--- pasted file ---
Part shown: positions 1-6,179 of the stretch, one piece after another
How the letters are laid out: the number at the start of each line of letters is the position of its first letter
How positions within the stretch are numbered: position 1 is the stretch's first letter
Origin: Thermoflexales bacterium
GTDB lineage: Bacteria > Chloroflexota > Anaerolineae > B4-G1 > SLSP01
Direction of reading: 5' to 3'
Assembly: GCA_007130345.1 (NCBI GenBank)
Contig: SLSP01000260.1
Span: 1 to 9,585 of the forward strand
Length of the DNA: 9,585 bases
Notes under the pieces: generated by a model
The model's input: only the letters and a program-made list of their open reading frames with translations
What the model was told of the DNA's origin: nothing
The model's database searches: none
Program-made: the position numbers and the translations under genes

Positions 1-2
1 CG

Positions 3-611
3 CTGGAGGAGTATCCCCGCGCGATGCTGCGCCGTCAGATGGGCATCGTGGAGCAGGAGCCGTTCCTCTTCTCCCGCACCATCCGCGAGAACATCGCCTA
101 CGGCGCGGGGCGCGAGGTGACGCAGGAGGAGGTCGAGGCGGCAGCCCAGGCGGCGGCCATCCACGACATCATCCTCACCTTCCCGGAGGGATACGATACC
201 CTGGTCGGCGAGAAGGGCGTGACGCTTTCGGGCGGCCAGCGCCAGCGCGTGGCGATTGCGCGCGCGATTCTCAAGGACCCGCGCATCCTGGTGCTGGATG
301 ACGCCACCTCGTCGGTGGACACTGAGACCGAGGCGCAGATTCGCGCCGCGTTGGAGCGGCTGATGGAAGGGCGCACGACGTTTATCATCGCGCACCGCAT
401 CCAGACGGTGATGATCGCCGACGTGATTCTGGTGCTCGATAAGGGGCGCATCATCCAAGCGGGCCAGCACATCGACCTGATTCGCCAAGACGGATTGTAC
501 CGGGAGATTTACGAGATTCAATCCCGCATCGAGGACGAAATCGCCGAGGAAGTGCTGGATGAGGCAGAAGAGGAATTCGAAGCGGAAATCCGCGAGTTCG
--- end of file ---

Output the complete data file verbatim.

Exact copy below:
Part shown: positions 1-6,179 of the stretch, one piece after another
How the letters are laid out: the number at the start of each line of letters is the position of its first letter
How positions within the stretch are numbered: position 1 is the stretch's first letter
Origin: Thermoflexales bacterium
GTDB lineage: Bacteria > Chloroflexota > Anaerolineae > B4-G1 > SLSP01
Direction of reading: 5' to 3'
Assembly: GCA_007130345.1 (NCBI GenBank)
Contig: SLSP01000260.1
Span: 1 to 9,585 of the forward strand
Length of the DNA: 9,585 bases
Notes under the pieces: generated by a model
The model's input: only the letters and a program-made list of their open reading frames with translations
What the model was told of the DNA's origin: nothing
The model's database searches: none
Program-made: the position numbers and the translations under genes

Positions 1-2
1 CG

Positions 3-611
3 CTGGAGGAGTATCCCCGCGCGATGCTGCGCCGTCAGATGGGCATCGTGGAGCAGGAGCCGTTCCTCTTCTCCCGCACCATCCGCGAGAACATCGCCTA
101 CGGCGCGGGGCGCGAGGTGACGCAGGAGGAGGTCGAGGCGGCAGCCCAGGCGGCGGCCATCCACGACATCATCCTCACCTTCCCGGAGGGATACGATACC
201 CTGGTCGGCGAGAAGGGCGTGACGCTTTCGGGCGGCCAGCGCCAGCGCGTGGCGATTGCGCGCGCGATTCTCAAGGACCCGCGCATCCTGGTGCTGGATG
301 ACGCCACCTCGTCGGTGGACACTGAGACCGAGGCGCAGATTCGCGCCGCGTTGGAGCGGCTGATGGAAGGGCGCACGACGTTTATCATCGCGCACCGCAT
401 CCAGACGGTGATGATCGCCGACGTGATTCTGGTGCTCGATAAGGGGCGCATCATCCAAGCGGGCCAGCACATCGACCTGATTCGCCAAGACGGATTGTAC
501 CGGGAGATTTACGAGATTCAATCCCGCATCGAGGACGAAATCGCCGAGGAAGTGCTGGATGAGGCAGAAGAGGAATTCGAAGCGGAAATCCGCGAGTTCG